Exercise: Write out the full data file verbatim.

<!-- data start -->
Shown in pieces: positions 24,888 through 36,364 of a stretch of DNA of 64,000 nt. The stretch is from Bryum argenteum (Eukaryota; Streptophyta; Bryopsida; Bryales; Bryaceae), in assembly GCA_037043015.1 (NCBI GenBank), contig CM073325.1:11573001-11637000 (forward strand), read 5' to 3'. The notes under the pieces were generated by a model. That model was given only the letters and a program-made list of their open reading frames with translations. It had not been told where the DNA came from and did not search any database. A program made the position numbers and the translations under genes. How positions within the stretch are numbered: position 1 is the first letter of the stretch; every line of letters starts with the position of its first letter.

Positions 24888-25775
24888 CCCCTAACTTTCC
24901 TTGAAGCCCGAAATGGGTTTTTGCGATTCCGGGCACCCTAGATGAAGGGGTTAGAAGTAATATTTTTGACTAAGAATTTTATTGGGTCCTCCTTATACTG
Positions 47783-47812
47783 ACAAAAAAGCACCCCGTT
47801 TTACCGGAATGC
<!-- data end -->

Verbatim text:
Shown in pieces: positions 24,888 through 36,364 of a stretch of DNA of 64,000 nt. The stretch is from Bryum argenteum (Eukaryota; Streptophyta; Bryopsida; Bryales; Bryaceae), in assembly GCA_037043015.1 (NCBI GenBank), contig CM073325.1:11573001-11637000 (forward strand), read 5' to 3'. The notes under the pieces were generated by a model. That model was given only the letters and a program-made list of their open reading frames with translations. It had not been told where the DNA came from and did not search any database. A program made the position numbers and the translations under genes. How positions within the stretch are numbered: position 1 is the first letter of the stretch; every line of letters starts with the position of its first letter.

Positions 24888-25775
24888 CCCCTAACTTTCC
24901 TTGAAGCCCGAAATGGGTTTTTGCGATTCCGGGCACCCTAGATGAAGGGGTTAGAAGTAATATTTTTGACTAAGAATTTTATTGGGTCCTCCTTATACTG
Positions 47783-47812
47783 ACAAAAAAGCACCCCGTT
47801 TTACCGGAATGC